Guess who agrees with me that banning out-of-state contributions to ballot question committees violates the First Amendment?
The South Dakota Newspaper Association, the South Dakota Retailers Association, the South Dakota Broadcasters Association, the South Dakota Chamber of Commerce (via its ongoing ballot question committee), long-time South Dakotan turned Floridian Thomas Barnett, Jr., and the Koch Brothers, all represented by former South Dakota Attorney General Marty J. Jackley.
On Tuesday, acting at the behest of the Institute for Free Speech*, Jackley filed a lawsuit on behalf of the above named plaintiffs in federal court seeking the repeal of Initiated Measure 24, to be enacted as SDCL 12-27-18.2 on July 1.
Jackley puts together for his plaintiffs arguments against the out-of-state money ban similar to those posed by my counsel in SD Voice v Noem et al.: telling Floridians they cannot donate money to support a ballot question in South Dakota violates the First Amendment. Jackley emphasizes the same point my counsel does, that the “only legitimate state interest in restricting campaign finances” is preventing quid pro quo corruption, which simply cannot exist in a ballot question campaign.
Like my counsel, Jackley also argues that IM 24 violates the Commerce Clause. Jackley says “commerce” includes “making and receiving contributions across state lines,” and South Dakota cannot enact a law like IM 24 that interferes with interstate commerce. You may think commerce and campaign finance are separate beasts, but Jackley provides case law overlapping those Venn circles:
109. The Supreme Court has held that transferring money across state lines is interstate commerce. United States v. Shubert, 348 U.S. 222, 226 (1955) (interstate commerce is the “continuous and indivisible stream of intercourse among the states involving the transmission of large sums of money….” (internal quotation marks and citation omitted)); see also United States v. Bailey, 115 F.3d 1222,1230 (5th Cir. 1997) (noting that nothing could be more commercial than “the transfer of money from one hand to another.”).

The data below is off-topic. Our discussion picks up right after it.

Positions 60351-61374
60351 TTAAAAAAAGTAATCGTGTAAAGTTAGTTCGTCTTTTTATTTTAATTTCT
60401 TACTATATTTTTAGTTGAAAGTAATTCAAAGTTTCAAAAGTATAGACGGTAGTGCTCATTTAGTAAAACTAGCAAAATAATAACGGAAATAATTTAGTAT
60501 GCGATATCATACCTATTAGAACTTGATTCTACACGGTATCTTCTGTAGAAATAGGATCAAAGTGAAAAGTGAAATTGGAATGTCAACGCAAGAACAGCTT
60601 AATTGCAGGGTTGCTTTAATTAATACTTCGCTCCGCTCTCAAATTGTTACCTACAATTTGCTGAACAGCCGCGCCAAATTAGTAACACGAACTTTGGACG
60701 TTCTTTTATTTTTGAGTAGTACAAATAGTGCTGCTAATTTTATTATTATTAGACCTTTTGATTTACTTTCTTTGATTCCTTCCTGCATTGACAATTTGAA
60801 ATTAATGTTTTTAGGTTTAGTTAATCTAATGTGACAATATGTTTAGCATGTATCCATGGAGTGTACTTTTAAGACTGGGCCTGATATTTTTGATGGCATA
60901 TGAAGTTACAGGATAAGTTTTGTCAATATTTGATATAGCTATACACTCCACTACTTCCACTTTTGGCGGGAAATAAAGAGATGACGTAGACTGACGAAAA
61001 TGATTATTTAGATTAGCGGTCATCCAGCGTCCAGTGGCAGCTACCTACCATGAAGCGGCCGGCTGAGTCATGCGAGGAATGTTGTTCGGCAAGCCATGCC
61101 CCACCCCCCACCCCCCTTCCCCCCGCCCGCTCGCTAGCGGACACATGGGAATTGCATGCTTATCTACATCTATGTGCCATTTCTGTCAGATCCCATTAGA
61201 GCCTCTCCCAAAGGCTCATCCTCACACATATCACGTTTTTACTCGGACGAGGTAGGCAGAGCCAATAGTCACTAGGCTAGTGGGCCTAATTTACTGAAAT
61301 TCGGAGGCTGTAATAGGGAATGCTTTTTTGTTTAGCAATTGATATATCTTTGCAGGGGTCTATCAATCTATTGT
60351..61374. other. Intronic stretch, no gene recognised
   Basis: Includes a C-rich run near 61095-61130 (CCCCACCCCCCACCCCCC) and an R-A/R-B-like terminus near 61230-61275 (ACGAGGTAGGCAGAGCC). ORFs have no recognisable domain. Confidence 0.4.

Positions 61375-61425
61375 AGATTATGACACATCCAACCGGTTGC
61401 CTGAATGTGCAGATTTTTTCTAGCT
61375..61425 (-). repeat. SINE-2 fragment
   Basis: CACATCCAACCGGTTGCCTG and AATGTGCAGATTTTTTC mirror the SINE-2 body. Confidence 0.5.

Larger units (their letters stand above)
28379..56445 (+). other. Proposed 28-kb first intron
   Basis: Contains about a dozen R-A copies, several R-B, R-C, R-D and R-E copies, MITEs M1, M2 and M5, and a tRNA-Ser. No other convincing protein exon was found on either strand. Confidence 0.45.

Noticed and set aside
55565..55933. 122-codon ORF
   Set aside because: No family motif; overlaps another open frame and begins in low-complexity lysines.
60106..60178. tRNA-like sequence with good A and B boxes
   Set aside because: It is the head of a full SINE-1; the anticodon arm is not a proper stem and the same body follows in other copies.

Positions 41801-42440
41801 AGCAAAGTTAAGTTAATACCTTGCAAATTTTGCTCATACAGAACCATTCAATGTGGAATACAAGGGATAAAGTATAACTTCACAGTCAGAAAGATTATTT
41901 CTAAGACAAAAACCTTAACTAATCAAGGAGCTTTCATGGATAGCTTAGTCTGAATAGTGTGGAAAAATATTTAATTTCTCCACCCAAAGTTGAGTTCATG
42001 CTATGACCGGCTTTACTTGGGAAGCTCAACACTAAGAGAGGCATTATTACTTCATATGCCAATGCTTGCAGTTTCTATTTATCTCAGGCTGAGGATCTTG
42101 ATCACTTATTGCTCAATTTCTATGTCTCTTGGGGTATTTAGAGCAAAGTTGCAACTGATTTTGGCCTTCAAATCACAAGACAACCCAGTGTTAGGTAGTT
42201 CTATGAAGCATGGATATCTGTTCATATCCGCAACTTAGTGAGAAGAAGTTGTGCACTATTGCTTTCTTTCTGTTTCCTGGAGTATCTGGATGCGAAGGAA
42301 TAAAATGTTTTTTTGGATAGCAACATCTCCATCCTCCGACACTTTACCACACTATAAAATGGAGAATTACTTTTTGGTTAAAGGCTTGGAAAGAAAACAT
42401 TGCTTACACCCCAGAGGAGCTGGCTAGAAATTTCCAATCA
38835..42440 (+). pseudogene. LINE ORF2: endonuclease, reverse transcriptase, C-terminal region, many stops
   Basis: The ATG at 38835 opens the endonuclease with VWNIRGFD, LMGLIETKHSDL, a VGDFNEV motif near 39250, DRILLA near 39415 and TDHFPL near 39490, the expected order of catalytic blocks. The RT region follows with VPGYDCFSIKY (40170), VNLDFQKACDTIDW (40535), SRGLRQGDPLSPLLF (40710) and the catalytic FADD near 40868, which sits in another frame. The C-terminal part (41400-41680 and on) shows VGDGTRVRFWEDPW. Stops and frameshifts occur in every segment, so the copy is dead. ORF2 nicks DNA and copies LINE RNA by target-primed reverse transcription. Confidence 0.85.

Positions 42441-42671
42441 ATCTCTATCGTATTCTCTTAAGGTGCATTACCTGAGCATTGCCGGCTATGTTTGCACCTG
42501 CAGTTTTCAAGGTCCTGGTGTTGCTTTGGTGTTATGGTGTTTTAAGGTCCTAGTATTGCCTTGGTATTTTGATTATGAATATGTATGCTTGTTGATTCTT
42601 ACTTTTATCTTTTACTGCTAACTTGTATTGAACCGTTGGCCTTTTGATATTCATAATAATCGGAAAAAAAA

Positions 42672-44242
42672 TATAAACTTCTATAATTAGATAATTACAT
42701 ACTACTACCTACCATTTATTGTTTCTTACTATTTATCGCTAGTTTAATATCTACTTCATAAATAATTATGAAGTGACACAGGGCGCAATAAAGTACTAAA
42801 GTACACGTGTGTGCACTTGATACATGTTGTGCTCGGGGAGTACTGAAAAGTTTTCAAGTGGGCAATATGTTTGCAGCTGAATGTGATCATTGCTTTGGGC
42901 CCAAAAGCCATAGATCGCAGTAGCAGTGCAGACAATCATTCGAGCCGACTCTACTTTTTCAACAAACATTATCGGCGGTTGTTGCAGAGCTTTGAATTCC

110. The Eighth Circuit Court of Appeals held that contributions to non-federal political committees is commerce and can be regulated by Congress under the Commerce Clause. See Egan v. UnitedStates, 137 F.2d 369,372-75 (8th Cir. 1943) (“The proposition that political contributions are not commerce and are not subject to regulation by Congress is not a valid objection to the Act.”) [Marty J. Jackley, writing for plaintiffs, Complaint, SD Newspaper Association et al. v Barnett and Ravnsborg, Case #3:19-cv-03010-RAL, 2019.04.17p. 19].
Adding an angle to my own lawsuit, Jackley argues that IM 24 constitutes “viewpoint discrimination” against out-of-state viewpoints. Jackley argues that viewpoint discrimination demands strict judicial scrutiny. meaning the state must show the out-of-state money ban is “narrowly tailored to meet a compelling government interest.” The plaintiffs’ complaint also emphasizes that IM 24 infringes on associational rights—i.e., the right of individuals to work together with their money to advocate positions on ballot measures.